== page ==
There is more than one strategy for success, and a low-risk, longevity strategy can succeed with even inferior resources – even if it represents a different standard of success than big, traditional players employ. – Mike Brown

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Mike Brown

Founder of The Brainzooming Group, and an expert on strategy, creativity, and innovation. Mike is a frequent speaker on innovation, strategic thinking, and social media.

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IMG_1901-ReponsetoProbLuke Sullivan, a copywriter, creative director (Fallon McElligott and The Martin Agency), and author of “Hey, Whipple, Squeeze This: The Classic Guide to Creating Great Ads” (affiliate link), spoke about the critical importance of cultural tension to creative ideas at AAFKC.

Ironically, for a presentation all about creative ideas coming from drama, tension, and conflict, Luke Sullivan’s presentation (which he guaranteed wouldn’t suck) was titled, “Leveraging Cultural Tension to Improve Creativity.

Leveraging?

How much more boring, uncreative, and corporate jargony can you get? I tweeted beforehand that “Leveraging” should have been replaced with “Kicking the MF Ass of.” With Luke Sullivan’s in-your-face presentation style, that definitely would have been a better title.

Consider this post one big paraquote, i.e. it’s pulled from live tweets and pictures during the Luke Sullivan talk with some additional words to string them all together. That’s a paraquote post!

Creative Ideas, Drama, and Conflict

IMG_1893-ConflictWe are all interested in conflict. It’s human nature to be intrigued by conflicts, problems, and drama. When everything is okay, we’re not interested. If you want people to be interested in your advertising, you have to find the tension.

All drama is conflict. Everybody needs an enemy. Think about how much Star Wars would have sucked with just Luke.

Bad ass guys are interesting, and they make for a rocking story (Think Mayhem – although Mayhem may be more creatively than financially successful for Allstate). Everybody wants to be the bad guy. Don’t believe it? Kids go out for Halloween dressed as Michael Myers. Nobody dresses up like Jamie Lee Curtis for Halloween!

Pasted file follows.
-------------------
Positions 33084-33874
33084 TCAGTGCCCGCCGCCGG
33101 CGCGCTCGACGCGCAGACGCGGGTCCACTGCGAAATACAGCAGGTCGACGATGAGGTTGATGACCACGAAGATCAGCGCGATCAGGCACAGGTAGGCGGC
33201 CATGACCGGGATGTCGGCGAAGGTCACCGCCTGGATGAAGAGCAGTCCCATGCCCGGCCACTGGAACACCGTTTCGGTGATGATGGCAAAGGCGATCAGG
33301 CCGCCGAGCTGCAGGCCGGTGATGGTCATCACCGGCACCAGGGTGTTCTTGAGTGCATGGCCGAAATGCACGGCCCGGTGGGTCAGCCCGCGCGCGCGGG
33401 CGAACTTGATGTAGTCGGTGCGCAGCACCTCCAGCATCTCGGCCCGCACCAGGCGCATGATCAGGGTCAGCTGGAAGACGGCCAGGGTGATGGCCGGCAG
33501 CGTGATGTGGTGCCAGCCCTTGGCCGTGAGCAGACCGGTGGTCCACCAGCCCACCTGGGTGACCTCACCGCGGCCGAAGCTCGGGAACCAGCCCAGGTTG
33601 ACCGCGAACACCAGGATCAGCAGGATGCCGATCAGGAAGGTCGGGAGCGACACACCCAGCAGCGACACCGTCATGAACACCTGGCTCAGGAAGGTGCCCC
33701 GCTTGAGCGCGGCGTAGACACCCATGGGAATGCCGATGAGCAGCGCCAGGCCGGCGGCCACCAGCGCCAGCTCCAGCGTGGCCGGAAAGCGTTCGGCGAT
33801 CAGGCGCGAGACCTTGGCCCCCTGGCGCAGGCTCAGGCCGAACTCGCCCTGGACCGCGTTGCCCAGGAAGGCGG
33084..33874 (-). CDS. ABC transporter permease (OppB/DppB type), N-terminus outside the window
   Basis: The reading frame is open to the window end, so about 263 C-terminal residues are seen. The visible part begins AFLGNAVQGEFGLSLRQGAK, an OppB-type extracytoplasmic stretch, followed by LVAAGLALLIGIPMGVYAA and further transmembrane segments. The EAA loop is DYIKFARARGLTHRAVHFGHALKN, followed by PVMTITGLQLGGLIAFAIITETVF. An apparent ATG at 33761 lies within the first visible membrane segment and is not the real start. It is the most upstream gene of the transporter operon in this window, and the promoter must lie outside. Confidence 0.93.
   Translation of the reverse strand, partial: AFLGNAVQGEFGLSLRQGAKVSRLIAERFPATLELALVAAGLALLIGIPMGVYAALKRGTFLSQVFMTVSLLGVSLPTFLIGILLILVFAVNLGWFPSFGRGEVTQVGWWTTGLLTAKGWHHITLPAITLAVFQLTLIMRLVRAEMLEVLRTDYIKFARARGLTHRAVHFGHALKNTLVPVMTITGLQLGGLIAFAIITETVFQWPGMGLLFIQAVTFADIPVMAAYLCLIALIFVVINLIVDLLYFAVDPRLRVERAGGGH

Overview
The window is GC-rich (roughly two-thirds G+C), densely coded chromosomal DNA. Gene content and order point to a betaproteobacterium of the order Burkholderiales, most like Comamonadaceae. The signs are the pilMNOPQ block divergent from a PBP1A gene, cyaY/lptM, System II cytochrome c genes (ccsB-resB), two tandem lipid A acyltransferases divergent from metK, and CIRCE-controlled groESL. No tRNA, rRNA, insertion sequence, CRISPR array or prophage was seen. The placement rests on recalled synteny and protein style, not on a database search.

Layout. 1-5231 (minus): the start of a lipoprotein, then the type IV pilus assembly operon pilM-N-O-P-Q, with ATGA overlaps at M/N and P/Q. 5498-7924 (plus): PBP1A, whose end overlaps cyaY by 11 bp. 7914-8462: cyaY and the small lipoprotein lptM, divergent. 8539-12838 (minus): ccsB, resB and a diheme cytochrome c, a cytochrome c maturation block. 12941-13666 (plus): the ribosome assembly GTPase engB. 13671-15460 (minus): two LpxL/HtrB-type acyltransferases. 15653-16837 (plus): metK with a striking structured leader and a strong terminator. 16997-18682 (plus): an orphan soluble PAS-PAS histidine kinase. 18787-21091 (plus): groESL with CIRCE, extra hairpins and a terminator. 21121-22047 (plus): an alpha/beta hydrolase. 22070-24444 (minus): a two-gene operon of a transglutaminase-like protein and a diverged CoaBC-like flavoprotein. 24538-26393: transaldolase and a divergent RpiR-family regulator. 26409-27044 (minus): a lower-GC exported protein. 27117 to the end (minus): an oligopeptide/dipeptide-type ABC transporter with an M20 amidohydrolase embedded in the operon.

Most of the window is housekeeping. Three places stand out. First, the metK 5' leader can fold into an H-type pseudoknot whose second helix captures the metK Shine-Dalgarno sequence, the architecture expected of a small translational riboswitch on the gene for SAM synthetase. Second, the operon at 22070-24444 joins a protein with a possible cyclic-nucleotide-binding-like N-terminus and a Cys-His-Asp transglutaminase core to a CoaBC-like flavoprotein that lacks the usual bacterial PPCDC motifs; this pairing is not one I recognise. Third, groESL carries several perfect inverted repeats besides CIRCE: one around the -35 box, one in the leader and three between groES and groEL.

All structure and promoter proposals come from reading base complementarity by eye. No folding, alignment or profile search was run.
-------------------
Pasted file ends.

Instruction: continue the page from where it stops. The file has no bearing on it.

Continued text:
Figure out who is the enemy for your brand? Who the hell does your brand want to slap the crap out of?

Problems, Tension, and Creativity

Creativity happens in response to a problem. When it comes to advertising, finding the tension to spark creativity can come from a variety of places: your brand vs. the other brand, cultural issues (i.e., we celebrate thin people as ideal but we also love crappy, fattening food), contrasting ideologies and themes, unseemly things in a product category.

If you bake tension into your creative strategy, you set the stage for ongoing story building. It’s imperative you address the tension, truth, and emotion of the situation authentically, though.

Negatives and Anticipation Get Attention

Problems are interesting. Solutions are boring. “Got milk?” works, but a campaign about “Have milk!” wouldn’t go anywhere. What’s interesting is what’s ABOUT to happen in your advertising. Negatives work. That’s why advertising people can be seen as so negative . . . because negative works!

Finding Tension for Creative Ideas

Where do you look for tension when you’re trying to create attention for a product or category that doesn’t have tension? You MAKE UP the tension!

Steps 1 and 2 in finding tension:

Tension-Builders